Stacey Laybolt (right), assistant food and beverage manager of Elements Casino in Cloverdale, connects with an attendee at the Black Press Extreme Career Fair last month on the Lower Mainland. Black Press is hosting a Lower Island edition next week at The Q Centre in Colwood. Lance Peverley/Black Press

Career Fair in Colwood connects all sides of job market

Black Press Extreme Education and CareerFair runs from 10 a.m. to 4 p.m. Thursday, Oct. 26 at The Q Centre

As regional and provincial unemployment remain near record lows, next week’s Black Press Extreme Education and Career Fair could be your best bet to connect with your next employer.

The fair, organized by Black Press, publisher of your local community newspaper, offers attendees access to a wide range of companies and organizations from both the private and public sector.

“There’s a lot of recruitment being done in the area and there’s lots of opportunities for people to follow their passion,” says Brittney Prentice, events marketing co-ordinator for Black Press. “This is about making the greater community in Victoria aware of what’s available to them.”

The show itself runs from 10 a.m. to 4 p.m. Thursday, Oct. 26 at The Q Centre at West Shore Parks and Recreation, 1767 Island Hwy. in Colwood.

One of the companies present will be Slegg Building Materials, a Sidney-based building supplier, with locations and deep ties across Vancouver Island, including Saanich.

“We are participating because we are a growing business that continues to look for talented people,” said Julie Adams.

While it is difficult to say what percentage share of the company’s employees comes from job fairs, such events offer at least three advantages, she said.

First, it exposes the company. “It gives us an opportunity to interact with potential employees, and a chance to demonstrate that we are more than just a lumber company,” said Adams. “It gives us an opportunity to show the kind of careers that we offer.”

Second, job fairs gives an interested audience a chance to learn about the company, she said. “It is also educational,” she said. While the fair might not lead to a match, attendees will have learned more about the company, information which they can share with others in their network.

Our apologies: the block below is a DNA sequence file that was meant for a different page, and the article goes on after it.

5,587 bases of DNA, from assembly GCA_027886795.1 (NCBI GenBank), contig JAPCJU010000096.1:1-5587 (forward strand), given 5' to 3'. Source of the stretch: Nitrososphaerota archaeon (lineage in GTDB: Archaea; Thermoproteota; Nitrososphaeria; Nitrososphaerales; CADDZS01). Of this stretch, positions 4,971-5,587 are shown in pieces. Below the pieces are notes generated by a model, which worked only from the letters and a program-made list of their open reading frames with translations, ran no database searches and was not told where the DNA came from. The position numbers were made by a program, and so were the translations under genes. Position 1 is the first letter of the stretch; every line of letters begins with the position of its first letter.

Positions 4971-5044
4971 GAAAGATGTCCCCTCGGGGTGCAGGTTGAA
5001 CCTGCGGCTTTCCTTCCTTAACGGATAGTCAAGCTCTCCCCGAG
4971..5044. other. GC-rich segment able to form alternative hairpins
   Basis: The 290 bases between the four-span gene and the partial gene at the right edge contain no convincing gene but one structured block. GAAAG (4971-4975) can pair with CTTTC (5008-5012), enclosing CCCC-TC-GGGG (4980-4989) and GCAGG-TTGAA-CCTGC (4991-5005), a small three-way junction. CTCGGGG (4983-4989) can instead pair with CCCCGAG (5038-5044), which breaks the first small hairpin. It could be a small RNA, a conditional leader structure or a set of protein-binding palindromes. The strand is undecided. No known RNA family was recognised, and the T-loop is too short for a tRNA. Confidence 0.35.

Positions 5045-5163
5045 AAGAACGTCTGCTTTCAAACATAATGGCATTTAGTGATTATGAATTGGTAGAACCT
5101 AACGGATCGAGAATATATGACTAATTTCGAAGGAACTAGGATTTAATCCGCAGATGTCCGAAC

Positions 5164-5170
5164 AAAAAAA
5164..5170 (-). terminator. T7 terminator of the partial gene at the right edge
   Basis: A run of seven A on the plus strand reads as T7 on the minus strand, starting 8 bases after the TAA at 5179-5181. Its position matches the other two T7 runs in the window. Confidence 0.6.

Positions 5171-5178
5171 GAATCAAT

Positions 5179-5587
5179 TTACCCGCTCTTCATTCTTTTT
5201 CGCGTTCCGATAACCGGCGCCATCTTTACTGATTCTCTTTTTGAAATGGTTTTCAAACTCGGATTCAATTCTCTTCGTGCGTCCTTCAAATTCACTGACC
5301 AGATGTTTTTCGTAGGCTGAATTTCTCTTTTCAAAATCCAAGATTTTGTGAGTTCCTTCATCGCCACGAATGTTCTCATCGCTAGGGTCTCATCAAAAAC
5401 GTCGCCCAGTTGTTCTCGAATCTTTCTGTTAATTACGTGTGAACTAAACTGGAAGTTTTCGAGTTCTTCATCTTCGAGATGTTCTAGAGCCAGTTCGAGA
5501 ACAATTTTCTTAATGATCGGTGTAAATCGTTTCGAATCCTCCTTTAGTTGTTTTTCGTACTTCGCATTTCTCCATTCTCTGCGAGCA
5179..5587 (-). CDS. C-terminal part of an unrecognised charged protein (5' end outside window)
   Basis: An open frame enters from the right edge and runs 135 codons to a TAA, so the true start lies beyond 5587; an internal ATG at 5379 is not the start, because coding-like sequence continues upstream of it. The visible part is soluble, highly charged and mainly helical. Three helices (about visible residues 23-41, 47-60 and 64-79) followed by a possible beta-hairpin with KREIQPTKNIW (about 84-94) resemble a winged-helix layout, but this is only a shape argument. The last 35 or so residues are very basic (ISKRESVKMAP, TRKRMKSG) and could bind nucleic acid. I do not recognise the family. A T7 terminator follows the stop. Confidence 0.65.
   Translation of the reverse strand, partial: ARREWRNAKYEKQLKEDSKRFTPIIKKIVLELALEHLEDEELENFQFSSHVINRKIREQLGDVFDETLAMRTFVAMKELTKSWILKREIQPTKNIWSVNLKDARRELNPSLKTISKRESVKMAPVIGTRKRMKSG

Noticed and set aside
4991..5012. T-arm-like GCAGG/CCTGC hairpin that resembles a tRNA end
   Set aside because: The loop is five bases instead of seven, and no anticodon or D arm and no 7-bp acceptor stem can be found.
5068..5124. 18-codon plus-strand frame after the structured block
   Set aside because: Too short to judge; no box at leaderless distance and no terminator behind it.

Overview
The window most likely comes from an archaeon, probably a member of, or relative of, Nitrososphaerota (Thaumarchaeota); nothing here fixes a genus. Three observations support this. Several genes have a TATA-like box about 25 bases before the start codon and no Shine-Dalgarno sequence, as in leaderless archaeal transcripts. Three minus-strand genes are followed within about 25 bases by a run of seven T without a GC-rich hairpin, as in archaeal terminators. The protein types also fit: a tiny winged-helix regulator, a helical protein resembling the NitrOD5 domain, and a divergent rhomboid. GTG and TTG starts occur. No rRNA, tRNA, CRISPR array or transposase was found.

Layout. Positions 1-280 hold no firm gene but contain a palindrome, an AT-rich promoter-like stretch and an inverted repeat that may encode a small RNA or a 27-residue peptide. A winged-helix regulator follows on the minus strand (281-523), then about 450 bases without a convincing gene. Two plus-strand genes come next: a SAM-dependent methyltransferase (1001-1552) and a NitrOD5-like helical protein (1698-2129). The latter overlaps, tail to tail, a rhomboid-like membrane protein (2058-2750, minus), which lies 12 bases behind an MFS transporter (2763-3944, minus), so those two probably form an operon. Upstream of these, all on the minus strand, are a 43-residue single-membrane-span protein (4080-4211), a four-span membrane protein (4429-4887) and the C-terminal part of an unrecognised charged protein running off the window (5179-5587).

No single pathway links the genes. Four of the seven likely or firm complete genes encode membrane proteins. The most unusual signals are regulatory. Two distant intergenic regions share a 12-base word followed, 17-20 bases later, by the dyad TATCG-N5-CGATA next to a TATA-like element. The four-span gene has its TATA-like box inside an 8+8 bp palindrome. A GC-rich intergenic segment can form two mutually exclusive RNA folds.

Third, it also gives the chance the company to interact with representatives from employment services centre, employment counsellors and the representatives of educational institution, said Adams.

Overall, Adams said the quality of these jobs fairs have always pleased her. Over the years, the company has used job fairs to hire four managers and numerous employees outside that category.

Exhibitors range from public sector employers such as B.C. Corrections, ICBC, B.C. Ferries, the University of Victoria and the Canadian Armed Forces, to private companies including Thrifty Foods, Country Grocer, Elements Casino in View Royal, Black Press and others.

The fair is targeting not only unemployed people, Prentice said, but students and “those that are looking to change careers and get a fresh start on something.” It follows successful career fairs hosted in the Comox Valley and Langley earlier this year and ties in with the regular jobs feature seen on all Black Press community newspaper websites.

Next week’s job fair happens against the backdrop of a rosy job picture. While regional unemployment has ticked up in recent months, it remains among the lowest in the country with 4.5 per cent in September 2017. That is lower than the unemployment rate across British Columbia, whose rate of 4.9 per cent ranks below the national figure of 6.2 per cent.

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